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By Cole Young The five hour interview/feast of tapas started with an interpretive dance to Enya, ended with a drunken…

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Astral Swans: Dark complexities, beauty in sight

Friday 11th, May 2018 / 09:00
By Gareth Jones

CALGARY – In the three years since releasing his debut as Astral Swans, Calgary’s Matthew Swann has been busy. Touring Canada twice following the release of 2015’s All My Favorite Singers Are Willie Nelson, once in support of Dan Mangan, and a second time playing a series of more intimate shows in alternative venues, from art galleries to microbreweries. 

He has since settled into completing a follow-up recording, Strange Prison, with co-production by Paul Chirka a recording engineer who’s worked with the Calgary Philharmonic Orchestra, Juno-winning Dan Mangan and Scott Munro of Preoccupations. 

“We spent a lot of tireless nights working after-hours in his studio space,” explains Swann. Along the way, Swann also enlisted various guests, including Rena Kozak (Child Actress) and Tigerwing. Production on two of the record’s 13 tracks was handled by Mangan. 

The result is a more dynamic, more enthralling and more emotionally complex recording than its predecessor. It’s brimming with life, full of texture and character while maintaining a laid-back, atmospheric quality. Subtle details, such as the lacing of a Theremin throughout, make the record shine while ensuring that no two tracks are alike. That being said, the record is cohesive and masterfully arranged, with Swann’s vocals tying the project together.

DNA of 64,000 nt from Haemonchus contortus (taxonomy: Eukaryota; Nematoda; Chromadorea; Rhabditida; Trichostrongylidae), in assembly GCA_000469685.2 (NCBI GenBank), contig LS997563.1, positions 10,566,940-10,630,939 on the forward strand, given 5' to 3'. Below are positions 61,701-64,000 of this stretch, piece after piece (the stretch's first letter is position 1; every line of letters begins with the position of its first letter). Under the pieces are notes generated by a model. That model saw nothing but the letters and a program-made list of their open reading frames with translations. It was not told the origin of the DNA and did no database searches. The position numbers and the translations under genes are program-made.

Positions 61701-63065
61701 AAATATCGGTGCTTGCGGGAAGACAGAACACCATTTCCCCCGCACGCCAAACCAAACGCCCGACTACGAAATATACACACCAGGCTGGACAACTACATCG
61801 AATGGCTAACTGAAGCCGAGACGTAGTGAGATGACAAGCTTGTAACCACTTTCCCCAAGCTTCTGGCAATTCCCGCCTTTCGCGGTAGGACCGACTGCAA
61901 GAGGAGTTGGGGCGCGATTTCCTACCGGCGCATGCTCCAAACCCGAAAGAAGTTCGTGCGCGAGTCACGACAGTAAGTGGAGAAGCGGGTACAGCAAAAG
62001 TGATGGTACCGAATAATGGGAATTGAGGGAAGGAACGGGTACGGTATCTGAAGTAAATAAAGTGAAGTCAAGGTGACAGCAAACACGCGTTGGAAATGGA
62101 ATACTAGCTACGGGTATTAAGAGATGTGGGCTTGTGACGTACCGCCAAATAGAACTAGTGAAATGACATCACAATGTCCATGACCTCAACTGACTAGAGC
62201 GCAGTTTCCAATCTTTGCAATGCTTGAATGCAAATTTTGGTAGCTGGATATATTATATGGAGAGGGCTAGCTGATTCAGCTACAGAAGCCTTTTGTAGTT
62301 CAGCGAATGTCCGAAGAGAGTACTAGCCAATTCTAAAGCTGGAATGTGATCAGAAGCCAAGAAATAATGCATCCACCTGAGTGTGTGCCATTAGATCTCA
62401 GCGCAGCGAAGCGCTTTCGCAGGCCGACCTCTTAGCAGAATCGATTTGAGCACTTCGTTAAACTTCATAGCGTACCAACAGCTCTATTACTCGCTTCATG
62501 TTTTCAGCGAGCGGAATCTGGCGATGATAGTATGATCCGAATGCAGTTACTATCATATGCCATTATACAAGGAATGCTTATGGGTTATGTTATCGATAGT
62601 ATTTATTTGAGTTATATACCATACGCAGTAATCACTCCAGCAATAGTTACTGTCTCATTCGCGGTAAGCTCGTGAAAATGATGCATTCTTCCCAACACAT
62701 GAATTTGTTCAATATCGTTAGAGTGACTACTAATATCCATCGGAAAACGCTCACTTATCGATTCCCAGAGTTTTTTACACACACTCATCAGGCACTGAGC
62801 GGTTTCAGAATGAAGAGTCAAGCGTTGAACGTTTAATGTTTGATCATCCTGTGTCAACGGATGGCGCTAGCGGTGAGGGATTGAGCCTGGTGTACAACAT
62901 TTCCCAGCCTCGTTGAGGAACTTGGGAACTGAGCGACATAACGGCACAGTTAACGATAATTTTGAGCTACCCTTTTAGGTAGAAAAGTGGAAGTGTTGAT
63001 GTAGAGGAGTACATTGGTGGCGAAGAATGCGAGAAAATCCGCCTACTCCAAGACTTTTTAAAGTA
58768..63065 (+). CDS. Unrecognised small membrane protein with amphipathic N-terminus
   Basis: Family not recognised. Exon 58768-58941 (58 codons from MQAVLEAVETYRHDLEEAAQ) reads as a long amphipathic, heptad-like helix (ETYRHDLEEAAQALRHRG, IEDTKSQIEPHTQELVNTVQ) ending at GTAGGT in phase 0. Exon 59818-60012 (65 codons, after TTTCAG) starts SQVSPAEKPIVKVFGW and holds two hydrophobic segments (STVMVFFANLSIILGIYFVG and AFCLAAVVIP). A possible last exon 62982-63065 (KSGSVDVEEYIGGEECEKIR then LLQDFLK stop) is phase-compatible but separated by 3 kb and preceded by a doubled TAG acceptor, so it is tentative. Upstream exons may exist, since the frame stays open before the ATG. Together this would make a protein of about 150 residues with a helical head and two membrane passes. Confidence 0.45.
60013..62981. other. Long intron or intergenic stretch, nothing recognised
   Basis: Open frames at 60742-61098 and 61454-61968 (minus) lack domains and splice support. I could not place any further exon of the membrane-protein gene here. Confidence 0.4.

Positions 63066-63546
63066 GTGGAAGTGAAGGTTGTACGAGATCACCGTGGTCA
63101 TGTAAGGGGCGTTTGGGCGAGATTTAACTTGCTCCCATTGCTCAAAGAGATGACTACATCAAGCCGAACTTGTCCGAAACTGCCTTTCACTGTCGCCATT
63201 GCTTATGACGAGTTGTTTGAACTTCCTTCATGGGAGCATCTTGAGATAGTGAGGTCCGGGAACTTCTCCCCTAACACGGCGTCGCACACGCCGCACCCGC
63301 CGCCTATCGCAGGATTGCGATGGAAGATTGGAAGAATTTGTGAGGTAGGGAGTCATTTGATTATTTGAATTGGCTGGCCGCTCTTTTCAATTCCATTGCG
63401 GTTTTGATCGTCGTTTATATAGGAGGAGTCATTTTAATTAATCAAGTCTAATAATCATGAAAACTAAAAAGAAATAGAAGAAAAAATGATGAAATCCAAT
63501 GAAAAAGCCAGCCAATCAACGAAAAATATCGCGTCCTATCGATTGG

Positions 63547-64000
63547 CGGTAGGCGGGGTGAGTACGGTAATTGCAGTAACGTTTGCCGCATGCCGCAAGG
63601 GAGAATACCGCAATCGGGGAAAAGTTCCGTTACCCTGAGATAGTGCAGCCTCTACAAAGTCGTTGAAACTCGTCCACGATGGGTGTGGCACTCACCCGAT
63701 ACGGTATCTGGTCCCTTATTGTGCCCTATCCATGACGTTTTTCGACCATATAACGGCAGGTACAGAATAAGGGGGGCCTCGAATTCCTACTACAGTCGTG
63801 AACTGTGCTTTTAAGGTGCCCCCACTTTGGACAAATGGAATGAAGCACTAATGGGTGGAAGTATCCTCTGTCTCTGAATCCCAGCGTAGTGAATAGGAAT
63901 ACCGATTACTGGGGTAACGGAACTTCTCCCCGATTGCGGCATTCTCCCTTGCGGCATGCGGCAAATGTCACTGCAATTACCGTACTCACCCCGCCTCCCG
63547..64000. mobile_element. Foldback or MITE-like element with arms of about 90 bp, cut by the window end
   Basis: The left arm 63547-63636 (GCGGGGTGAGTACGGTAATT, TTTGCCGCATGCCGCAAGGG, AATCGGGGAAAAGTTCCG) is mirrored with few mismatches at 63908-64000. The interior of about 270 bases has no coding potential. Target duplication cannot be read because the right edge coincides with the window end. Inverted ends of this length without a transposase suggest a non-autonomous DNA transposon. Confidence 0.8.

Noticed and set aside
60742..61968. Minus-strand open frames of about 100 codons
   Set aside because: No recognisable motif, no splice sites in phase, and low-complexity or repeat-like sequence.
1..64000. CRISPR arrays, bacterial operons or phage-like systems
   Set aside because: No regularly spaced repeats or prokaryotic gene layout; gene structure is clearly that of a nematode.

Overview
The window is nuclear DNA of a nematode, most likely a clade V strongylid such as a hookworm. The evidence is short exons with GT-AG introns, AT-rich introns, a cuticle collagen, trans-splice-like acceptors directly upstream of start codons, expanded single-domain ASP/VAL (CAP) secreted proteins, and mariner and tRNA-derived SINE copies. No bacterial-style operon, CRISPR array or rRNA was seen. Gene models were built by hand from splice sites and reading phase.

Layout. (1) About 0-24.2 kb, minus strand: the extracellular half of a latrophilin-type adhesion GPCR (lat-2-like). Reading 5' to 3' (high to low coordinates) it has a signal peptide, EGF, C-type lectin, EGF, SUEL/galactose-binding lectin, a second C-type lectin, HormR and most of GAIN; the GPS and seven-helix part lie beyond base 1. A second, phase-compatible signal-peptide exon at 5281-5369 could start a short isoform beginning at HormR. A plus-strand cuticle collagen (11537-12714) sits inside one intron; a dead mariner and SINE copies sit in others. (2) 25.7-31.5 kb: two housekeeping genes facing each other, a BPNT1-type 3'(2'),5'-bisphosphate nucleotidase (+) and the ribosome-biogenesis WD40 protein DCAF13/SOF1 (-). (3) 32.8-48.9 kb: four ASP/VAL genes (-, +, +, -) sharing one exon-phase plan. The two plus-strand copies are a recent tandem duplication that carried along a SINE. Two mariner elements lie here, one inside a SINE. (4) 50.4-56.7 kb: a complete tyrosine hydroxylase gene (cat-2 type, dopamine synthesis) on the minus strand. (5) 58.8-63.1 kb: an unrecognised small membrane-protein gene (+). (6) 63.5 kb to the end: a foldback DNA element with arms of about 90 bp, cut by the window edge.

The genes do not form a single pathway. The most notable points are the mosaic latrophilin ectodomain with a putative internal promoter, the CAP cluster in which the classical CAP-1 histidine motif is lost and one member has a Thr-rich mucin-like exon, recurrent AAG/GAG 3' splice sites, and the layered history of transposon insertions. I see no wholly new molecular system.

The stories presented are unconventional and at times morbid, seeking to dig to the core of the human experience and uncover beauty amongst misfortune.  

“The complexities of being human is really the message. The complex situations that inform our behaviours and our perceptions of the world,” explains Swann. For instance, the song Controls finds him recalling a plane crash he read about as a child. 

“I remember reading all the awful details of the commercial airline flight, with people being stuck in this very confined state. And they’re forced to deal with the complete absence of control, and submission to this horrible set of conditions. 

“It really haunted me, maybe because it was the first time I really became aware of the horrible realities that can happen to human beings.” Swann uses the ideas of confinement and loss of control as a metaphor for trauma in his family life. He finds that music serves as a vessel to overcome difficult experiences. 

“Songwriting is a way of dealing with those things, and finding ways to overcome the shittiness of life, and the world, and the mind.” Music, says Swann, provides a means of self-expression that he wouldn’t have had otherwise. “It’s a way for me to communicate ideas in a different and more complete way of expressing concepts, ideas, and parts of myself, emotions and psychological states.” 

Comparisons have been made between the work of Astral Swans and the likes of Nick Drake and Daniel Johnston, and it’s easy to see why. Intimate, often hushed instrumentals paired with Swann’s ability to pull from and examine the human condition creates a clear parallel. Despite the morbid tone his lyrics may take, Swann strives to find the good. 

“It’s really about trying to use beauty as a means to overcome the limitations of joy in the world.” 

Strange Prison will be released on May 18. Astral Swans will perform at Massy Book on Sat., June 9 in Vancouver.

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